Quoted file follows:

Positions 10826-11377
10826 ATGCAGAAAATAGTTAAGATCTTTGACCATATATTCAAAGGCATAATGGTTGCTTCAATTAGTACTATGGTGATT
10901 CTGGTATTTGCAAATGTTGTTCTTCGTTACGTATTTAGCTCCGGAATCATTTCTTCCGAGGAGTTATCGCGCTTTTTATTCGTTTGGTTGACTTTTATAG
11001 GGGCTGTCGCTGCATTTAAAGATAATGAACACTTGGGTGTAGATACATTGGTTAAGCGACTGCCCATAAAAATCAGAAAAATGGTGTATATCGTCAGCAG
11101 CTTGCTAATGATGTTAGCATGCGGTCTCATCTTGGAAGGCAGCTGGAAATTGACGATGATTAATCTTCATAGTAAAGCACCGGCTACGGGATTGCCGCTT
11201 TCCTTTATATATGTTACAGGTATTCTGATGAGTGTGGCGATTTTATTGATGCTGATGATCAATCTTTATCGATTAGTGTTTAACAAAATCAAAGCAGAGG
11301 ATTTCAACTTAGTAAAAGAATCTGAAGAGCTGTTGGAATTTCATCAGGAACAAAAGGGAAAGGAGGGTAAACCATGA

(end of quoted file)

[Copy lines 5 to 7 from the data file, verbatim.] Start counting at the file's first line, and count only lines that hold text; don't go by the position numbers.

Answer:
11101 CTTGCTAATGATGTTAGCATGCGGTCTCATCTTGGAAGGCAGCTGGAAATTGACGATGATTAATCTTCATAGTAAAGCACCGGCTACGGGATTGCCGCTT
11201 TCCTTTATATATGTTACAGGTATTCTGATGAGTGTGGCGATTTTATTGATGCTGATGATCAATCTTTATCGATTAGTGTTTAACAAAATCAAAGCAGAGG
11301 ATTTCAACTTAGTAAAAGAATCTGAAGAGCTGTTGGAATTTCATCAGGAACAAAAGGGAAAGGAGGGTAAACCATGA